Boo Hoo It’s That Time of Year Again!
unfortunately it's that time of year when some boaters are thinking about
closing their boats up for the winter season.
Many people only use their narrow
boats as holiday homes. Once the summer months are over they decide it's
time to go home, and therefore need to winterise their boats in order to leave them safely over the winter
you decide to live aboard over the winter then its pretty much business as usual. Take a look at your radiators, keel and water systems as you may need to
add some additional anti-freeze to keep them in good working order over the
colder months. You may also want to stock up on fuel for your log burner.
simple instructions to leave your boat as safely as possible over the winter
months, whilst you return to the land until the better weather arrives in the
Things You Should Do:
a narrowboat is basically preparing your boat for the bad weather that the
winter months will bring. It is vital to protect the interior and exterior from
the cold weather so the boat is not damaged in any way whilst being left empty
and unlived in over the winter months.
If you haven’t
already invested in a narrow boat canopy to protect the decking, then we highly
recommend doing so. It’s really worth the investment, as a canopy will protect the
deck from leaves and debris which can cause damage, and most importantly will
keep the deck watertight!
We have recommended
this top tip before, but by simply cleaning and polishing the topsides you will protect
your boats surface, by stopping mould and organic growth occurring on the boats
exterior deck and keep it clean and undamaged. If plant roots are allowed to get
attached to your boat they expand and cause the woodwork to crack which may
lead to leaks.
the side of your boat you want to protect the hull from the sheets of ice that
passing boats create when passing which then hit the sides of moored boats.
Simply hang a wooden board from secure ropes alongside your hull. For GRP boats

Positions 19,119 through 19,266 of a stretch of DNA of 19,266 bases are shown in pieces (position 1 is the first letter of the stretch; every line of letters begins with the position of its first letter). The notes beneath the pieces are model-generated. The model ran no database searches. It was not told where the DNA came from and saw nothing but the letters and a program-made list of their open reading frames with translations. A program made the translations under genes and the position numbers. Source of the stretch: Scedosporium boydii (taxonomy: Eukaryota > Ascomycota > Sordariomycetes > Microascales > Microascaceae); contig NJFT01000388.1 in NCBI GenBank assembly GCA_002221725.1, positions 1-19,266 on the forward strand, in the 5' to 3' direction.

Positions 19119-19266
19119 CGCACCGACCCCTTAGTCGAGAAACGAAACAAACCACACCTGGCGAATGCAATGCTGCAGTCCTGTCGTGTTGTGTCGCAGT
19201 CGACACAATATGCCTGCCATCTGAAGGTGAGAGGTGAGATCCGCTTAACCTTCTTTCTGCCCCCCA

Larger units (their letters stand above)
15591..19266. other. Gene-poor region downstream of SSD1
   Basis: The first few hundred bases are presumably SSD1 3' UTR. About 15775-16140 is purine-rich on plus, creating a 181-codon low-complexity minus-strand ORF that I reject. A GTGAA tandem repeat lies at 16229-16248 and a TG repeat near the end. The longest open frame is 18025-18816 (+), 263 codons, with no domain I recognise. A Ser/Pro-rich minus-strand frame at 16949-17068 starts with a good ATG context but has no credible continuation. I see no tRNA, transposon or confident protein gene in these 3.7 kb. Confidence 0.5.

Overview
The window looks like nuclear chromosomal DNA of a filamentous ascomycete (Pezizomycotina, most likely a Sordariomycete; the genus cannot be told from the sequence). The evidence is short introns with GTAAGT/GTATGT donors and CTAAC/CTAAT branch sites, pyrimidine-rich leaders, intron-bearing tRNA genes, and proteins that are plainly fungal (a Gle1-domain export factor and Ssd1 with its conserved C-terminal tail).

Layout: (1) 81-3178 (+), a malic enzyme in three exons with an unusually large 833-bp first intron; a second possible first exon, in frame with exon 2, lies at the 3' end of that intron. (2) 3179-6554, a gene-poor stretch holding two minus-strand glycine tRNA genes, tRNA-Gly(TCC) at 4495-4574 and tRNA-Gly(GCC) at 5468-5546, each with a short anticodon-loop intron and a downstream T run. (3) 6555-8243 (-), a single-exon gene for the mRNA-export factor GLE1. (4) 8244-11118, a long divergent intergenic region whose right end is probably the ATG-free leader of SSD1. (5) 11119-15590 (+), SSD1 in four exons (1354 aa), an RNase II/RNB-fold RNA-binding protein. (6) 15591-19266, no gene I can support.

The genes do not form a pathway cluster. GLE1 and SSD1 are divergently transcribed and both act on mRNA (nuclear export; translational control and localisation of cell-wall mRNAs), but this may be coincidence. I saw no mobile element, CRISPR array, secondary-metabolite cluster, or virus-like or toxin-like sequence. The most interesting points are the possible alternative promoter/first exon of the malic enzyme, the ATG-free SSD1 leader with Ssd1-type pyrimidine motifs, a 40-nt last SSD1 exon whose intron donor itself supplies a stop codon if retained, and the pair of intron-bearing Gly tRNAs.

this technique will protect the exterior from serious damage and for steel hulls
will preserve the paint work.
fitting an automatic bilge pump float, so if any water does get into the bilge
you will at least have peace of mind that this water will be removed, however
if buy a canopy you won’t incur this problem.
rise, even on the inland canals, so be aware of the weather in relation to your
moorings and ensure ropes are of the correct length and are secure.
common problem for the interior of a boat that is not used over the winter, is
that the soft furnishings will become damp, which then causes mould! So where
possible removal all soft furnishings; items such as mattresses, bedding,
towels, curtains, cushions should be taken ashore and stored in a warm dry
place until the Spring. If it is not practical to remove mattresses, then stand
them up so that air can circulate and prevent them from going mouldy.
Also check the
window seals are all in good order and replace if necessary, at this time also
clear the window drains.
fridge and food cupboards and restock next year.
The aim is
to remove as much water from the boats pipes to stop them bursting if it
freezes. So drain down and disconnect the water system and empty your water
tanks and calorifiers. Pay special attention to your shower and remove as much
water as possible, then open up your taps allowing all the trapped water to
drain away. Lag as many of the hot and cold pipes as you can to prevent damage.
Top up with anti-freeze in the keel cooling and other sealed heating systems
like radiators connected to the boiler. Lastly remove water filter
turn off the isolators on the battery as well as greasing the terminals to
prevent corrosion. Try and leave the batteries fully charged and if possible
left on a float charge. Turn off all electrical appliances and it’s advisable
to leave the fridge door slightly a jar to circulate the air, this will prevent
it from going mouldy and smelly.
oil and give your engine the manufacturer’s service before putting the boat
into storage. If you have a sealed water system check the antifreeze and top up
if necessary. If you have a raw water system seal off the cock valve and drain
the water out of the cooling jacket.
stern tube once the engine is turned off, this is to prevent water getting into
the engine room, becasue if this builds up could cause your narrow boat to sink! If
possible leave your diesel tank full so that condensation doesn’t build up in
the tank, also add fuel conditioner which you can purchase at most good
Once all the
maintenance type jobs are completed and it's time to go home, it's worth taking
with you any valuables that could tempt an opportunist to break in. If you are
unable to remove these desirable items then at least store them out of sight.
locks are in good order and consider adding some more security if needed. You
may want to add an alarm system. Do your research, you will find a variety
available from a very basic system to alarms that are more complex and are
connected to your mobile device. Also make sure your insurance policy is up to
Finally Don't Forget to Visit your boat.
visit your boat regularly to run the engine for around an hour during the winter. This pushes the
oil around and helps prevents rust. It will also help top up the battery. Remember
to re-grease the stern tube if you do run the engine, as every time the
propellers turn it breaks the seal.
there you should also pump out rainwater and clear the cockpit drains.